It happens to almost all of us at some point: Kitty gets into something he shouldn’t, and before you know it, you’ve got an oily, skunk-bombed, chewing-gummed, gluey, or otherwise miserable and dirty cat on your hands. Here are safe and effective techniques for removing four of the most obnoxious and persistent messes your cat could encounter.
Whether it’s motor oil, fuels, vitamin oils, baby oil, or vegetable oil, dish detergent works as well to remove oil from cat fur as it does to clean birds after oil spills. Before you wet down your cat, put the detergent on his fur and massage it in well, rubbing the fur between your fingers. Do this for several minutes, then rinse your kitty with warm water until no more suds appear.
2. Chewing Gum
Need a way to get gum out of your cat’s hair? First, try covering the gum with vegetable oil and letting the oiled gum stand for about 15 minutes. This should cause the gum to slide off without damaging the fur. If that doesn’t work, try vinegar, which can make gum dissolve. Any type of vinegar will do, but I’d recommend white vinegar since it’s the cheapest and least likely to leave stains.
Did your kids just give your cat a fauxhawk, with craft glue? Fear not. The trick to removing glue from cat fur is olive oil and peanut butter, two tasty and nontoxic treats. Dip your fingers into a small amount of olive oil and rub it gently into your cat’s fur for at least 10 minutes. Then let the olive oil/glue mess sit another 10 minutes, comb as much of the stuff as you can, and then apply a small dab of peanut butter to any remaining glue. Work the peanut butter into the fur and let it sit for 10 minutes. Then remove the rest of that with dish soap, as above. (You can substitute canola oil for olive oil and margarine for peanut butter.)
If you’re trying to deskunk your cat, dish soap can save the day here, too. Skunk spray is oil-based, so applying dish soap using the technique above will help to get rid of most of the stench. Then mix 1 quart of hydrogen peroxide, 1/4 cup of baking soda, and 1 teaspoon of the dish detergent, and rub the concoction into your cat’s fur, right down to the skin. Use a hand towel to wash your cat’s face. Even the awesomely nerdy dudes on Mythbusters say this peroxide mixture is the most effective deskunker — much more so than the old standbys of tomato juice or vinegar-water solution.
Have you tried any of these techniques? If so, how have they worked for you? Do you have any other effective methods for getting bizarre contaminants out of your cat’s fur? Let us know in the comments!
You can continue to browse our many cat related areas as a guest but you are more than welcome to register and join our friendly community of Cat Lovers! . And for free!
Doing so will also remove this message and some of the ads, such as the one on the left.
|Page 1 of 2||1||2||>|
Motor oil out of a cat’s coat?
We’ve got some plans in the works regarding this beauty. I don’t want to say too much in case it doesn’t pan out, but I do want some tips (if possible) on how to get motor oil out of a cat’s coat.
Vet’s advice will be sought (if only so her current condition can be documented for future reference and in case owners turn up – we may report her owners to animal welfare if possible) but in the meantime I’m trying to be prepared for what’s coming.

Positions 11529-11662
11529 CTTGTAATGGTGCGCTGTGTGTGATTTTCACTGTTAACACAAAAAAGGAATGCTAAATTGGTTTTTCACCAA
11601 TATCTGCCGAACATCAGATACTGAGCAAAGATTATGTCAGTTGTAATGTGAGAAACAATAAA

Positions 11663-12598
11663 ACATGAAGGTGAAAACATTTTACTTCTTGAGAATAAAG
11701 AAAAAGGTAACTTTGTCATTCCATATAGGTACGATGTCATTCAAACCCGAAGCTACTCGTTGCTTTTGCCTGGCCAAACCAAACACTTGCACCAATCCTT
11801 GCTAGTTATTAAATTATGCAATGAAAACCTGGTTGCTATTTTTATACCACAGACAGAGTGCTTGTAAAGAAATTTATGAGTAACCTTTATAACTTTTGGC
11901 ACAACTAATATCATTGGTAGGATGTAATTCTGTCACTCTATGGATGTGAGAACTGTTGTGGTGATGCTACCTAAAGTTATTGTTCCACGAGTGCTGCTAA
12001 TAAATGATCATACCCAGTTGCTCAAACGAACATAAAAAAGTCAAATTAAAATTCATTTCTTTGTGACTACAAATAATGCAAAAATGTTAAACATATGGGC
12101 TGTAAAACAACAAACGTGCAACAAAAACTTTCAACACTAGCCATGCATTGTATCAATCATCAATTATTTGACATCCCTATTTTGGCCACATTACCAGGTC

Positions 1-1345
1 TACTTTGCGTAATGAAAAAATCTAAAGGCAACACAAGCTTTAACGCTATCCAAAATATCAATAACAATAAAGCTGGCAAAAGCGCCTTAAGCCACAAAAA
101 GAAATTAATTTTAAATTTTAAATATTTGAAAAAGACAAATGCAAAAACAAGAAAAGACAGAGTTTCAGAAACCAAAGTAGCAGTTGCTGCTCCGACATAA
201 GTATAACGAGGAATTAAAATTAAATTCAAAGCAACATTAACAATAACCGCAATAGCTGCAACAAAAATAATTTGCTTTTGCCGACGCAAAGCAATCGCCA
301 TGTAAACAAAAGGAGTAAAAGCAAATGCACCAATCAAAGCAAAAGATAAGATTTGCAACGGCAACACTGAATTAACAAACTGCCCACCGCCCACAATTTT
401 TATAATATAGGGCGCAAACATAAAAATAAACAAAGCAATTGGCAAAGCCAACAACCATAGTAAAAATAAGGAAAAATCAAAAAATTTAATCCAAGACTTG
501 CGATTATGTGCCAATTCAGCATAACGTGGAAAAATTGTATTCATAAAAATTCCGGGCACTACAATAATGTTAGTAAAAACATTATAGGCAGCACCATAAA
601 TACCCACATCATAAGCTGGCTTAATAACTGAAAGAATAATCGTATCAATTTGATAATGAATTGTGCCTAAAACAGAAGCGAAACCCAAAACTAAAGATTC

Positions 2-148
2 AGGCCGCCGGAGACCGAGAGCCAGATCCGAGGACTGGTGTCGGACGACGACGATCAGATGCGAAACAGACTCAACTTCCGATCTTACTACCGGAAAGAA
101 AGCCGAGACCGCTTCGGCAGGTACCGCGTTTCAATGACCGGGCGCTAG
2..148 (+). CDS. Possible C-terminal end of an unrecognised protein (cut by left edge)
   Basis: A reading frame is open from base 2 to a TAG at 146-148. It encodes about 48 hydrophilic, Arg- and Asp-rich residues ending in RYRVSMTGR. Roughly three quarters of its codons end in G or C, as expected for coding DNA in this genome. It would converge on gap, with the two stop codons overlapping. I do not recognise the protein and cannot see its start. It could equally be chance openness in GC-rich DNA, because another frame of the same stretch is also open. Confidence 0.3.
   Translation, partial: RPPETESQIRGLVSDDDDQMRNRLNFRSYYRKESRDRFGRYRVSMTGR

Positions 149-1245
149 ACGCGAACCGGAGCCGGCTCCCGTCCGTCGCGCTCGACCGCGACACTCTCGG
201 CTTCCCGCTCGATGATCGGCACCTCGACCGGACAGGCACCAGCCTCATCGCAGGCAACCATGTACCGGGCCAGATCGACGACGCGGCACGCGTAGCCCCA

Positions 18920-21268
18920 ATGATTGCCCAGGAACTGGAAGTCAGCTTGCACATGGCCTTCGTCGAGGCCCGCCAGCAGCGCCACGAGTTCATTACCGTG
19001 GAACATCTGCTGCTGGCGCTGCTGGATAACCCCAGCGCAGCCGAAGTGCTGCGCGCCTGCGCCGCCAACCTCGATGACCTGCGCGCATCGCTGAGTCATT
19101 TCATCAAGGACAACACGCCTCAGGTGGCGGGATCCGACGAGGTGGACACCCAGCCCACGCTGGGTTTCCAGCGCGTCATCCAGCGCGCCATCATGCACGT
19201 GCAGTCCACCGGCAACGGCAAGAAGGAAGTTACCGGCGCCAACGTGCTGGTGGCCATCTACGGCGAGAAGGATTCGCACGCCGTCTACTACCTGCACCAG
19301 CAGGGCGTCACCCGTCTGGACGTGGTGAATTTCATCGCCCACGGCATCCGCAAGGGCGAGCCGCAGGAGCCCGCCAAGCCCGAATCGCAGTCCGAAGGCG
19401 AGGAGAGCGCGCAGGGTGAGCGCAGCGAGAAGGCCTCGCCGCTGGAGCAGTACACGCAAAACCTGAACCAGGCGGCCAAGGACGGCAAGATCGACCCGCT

Who has had a cat covered in motor oil before? How do you get it out?
Re: Motor oil out of a cat’s coat?
The only thing I can suggest is shampooing with a de-greasing (but specially for animals) shampoo. Now if this is a nervous cat this might not be possible . . . I think there might be a thing such a de-greasing wipes that you can just rub over her.
Good luck – she looks like a little darling and would probably benefit from some TLC
Re: Motor oil out of a cat’s coat?
That she will get – as soon as I stop foaming at the mouth over the people who neglected her.
Re: Motor oil out of a cat’s coat?
Our old Roger – jet black, 1974 – 198? – came home one day covered in oil from the tip of his tail to about his armpits. Must have fallen backwards into an oil can/whatever. I found him after he had laid on both the new duvet covers I had got for the kids
He was actually like an oiled bird – no way I could treat him, so he had to go off to the vet for sedative and shampoo. He was fine after.
I don’t think your little visitor needs anything as drastic. The grime looks quite old, so i don’t think it needs anything urgent. You could try gentle rubbing with a ‘microfibre’ cloth – they are very good for picking ‘stuff’ up. Maybe try to rub in a little Fullers Earth to absorb the grease?
I think it will wear off in time, with good housing, a comfy bed and lots of tlc. Good luck.
Get rid of oil residue and pesky driveway stains with these easy cleaning tips.
A little dirt on your driveway is expected, but the black spots from an oil leak are harder to overlook. Fortunately, you can remove oil stains with a few simple cleaning methods. Learn how to how to get oil off a driveway using common household products, such as dish soap and baking soda. Plus, read up on products specifically designed for tackling tough oil stains on concrete.
Must-Know Tips Before You Get Started
An oil leak or spill is problematic not only for your vehicle, but it can also be a headache for your driveway. Those drips and splotches make for unsightly blemishes that detract from the beauty of your home and yard. Removing oil stains from a driveway starts with choosing the right cleaning solution. A variety of household supplies can be used to clean oil spills. However, you might need to call on a more powerful cleaner specially formulated to clean driveways or concrete.
For driveways on an incline, start at the highest point and work your way down so any dirty water and residue doesn’t flow over portions you’ve already cleaned. Keep an eye out for plants and landscaping when using cleaners. Some cleaners provide instructions for protecting plants from runoff and errant sprays. The manufacturer might recommend saturating the surrounding plants, grass and vegetation with water before using the cleaner.